SEC Identifies Private Fund Deficiencies

Brian T. Daly and Marc E. Elovitz are partners at Schulte Roth & Zabel LLP. This post is based on their SRZ memorandum. Related research from the Program on Corporate Governance includes The Agency Problems of Institutional Investors by Lucian Bebchuk, Alma Cohen, and Scott Hirst (discussed on the Forum here) and Insider Trading Via the Corporation by Jesse Fried (discussed on the Forum here).

On June 23, 2020, the SEC Office of Compliance Inspections and Examinations (“OCIE”) issued a Risk Alert [1] that highlights commonly encountered deficiencies in examinations of hedge fund managers and private equity fund sponsors.

At the outset, the Risk Alert connects its observations with respect to private investment funds with the current Commission’s repeated focus on retail investors, noting that private funds “frequently have significant investments from pensions, charities, endowments and families.” Indeed, the Risk Alert is described as not only useful information for advisers to private funds; it is offered “to provide investors with information concerning private fund adviser deficiencies.”

While the Risk Alert does not establish new standards of conduct, it does provide a concise summary of three categories of deficiencies the examination staff stated that it finds in its reviews of advisers to private funds. These findings are consistent with what we have observed on examination of private fund advisers.

Every private fund manager should carefully evaluate whether its policies and procedures are consistent with the positions described in the Risk Alert. Compliance personnel should also integrate the various elements into the next annual compliance review and be prepared to discuss them with the examination staff in future examinations.

Categories of Deficiencies

While there is no single theme that unites all of the deficiencies highlighted in the Risk Alert, in general, they are matters that implicate the possibility of economic harm to clients (or a loss of economic benefits) or violations of the insider trading and other securities laws. These highlighted deficiencies fall into three general categories:

  • Gaps in client and investor disclosures regarding conflicts of interest;
  • Fees and expenses issues; and
  • Shortcomings in managers’ policies and procedures regulating the treatment of material nonpublic information (“MNPI”).

Conflicts of Interest Deficiencies

Conflicts of interest always present challenges for a fiduciary, as is the case in an advisory relationship. In the modern private fund environment, with many managers operating multiple funds and accounts for investors and clients with different economic terms, the existence of conflicts of interest is unavoidable. (The “conflicts” disclosures of fund offering documents, for example, can be quite lengthy.)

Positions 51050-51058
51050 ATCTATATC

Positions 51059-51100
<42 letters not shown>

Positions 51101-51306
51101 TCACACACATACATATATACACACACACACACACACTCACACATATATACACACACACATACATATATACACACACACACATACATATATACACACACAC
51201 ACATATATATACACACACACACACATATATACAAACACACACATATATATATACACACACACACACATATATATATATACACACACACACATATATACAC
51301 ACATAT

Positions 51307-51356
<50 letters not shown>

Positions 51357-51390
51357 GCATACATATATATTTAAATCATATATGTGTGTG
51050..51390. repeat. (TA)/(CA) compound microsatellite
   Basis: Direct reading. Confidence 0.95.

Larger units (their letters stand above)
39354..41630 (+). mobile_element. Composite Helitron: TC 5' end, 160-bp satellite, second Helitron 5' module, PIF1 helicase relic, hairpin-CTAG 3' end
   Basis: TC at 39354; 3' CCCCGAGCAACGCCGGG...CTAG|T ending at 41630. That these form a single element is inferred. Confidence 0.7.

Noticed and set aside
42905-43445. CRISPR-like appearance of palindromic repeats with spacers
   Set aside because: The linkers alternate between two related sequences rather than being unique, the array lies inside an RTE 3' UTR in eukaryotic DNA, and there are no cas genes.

Under Section 206 of the Investment Advisers Act of 1940, as explained in the SEC’s recent “fiduciary interpretation,” [2] investment advisers have an affirmative obligation either (i) to fully disclose; or (ii) to mitigate (or eliminate) conflicts of interest within an advisory context. In addition, SEC Rule 206(4)-8 prohibits an adviser from making material misstatements and omissions in communications to clients and from otherwise engaging in manipulative, deceptive or fraudulent business conduct; these anti-fraud measures also effectively require advisers to disclose material conflicts that could adversely affect clients.

In the Risk Alert, OCIE highlights a number of conflicts of interest that it believes were often inadequately disclosed by examinees.

  • OCIE noted instances of inadequately disclosed conflicts concerning the allocation of investment opportunities among client vehicles and accounts, such as flagship funds, co-investment vehicles and SMAs. In addition to preferential allocations of limited investment opportunities to proprietary accounts or clients paying higher fees without adequate disclosure, OCIE identified preferential allocations of limited opportunities to “new accounts” without adequate disclosure. While “ramp up” periods for new accounts may be appropriate, OCIE may question whether a manager is seeking to show positive early performance returns to new clients and investors. OCIE also noted that some advisers fail to consistently apply their allocation policies.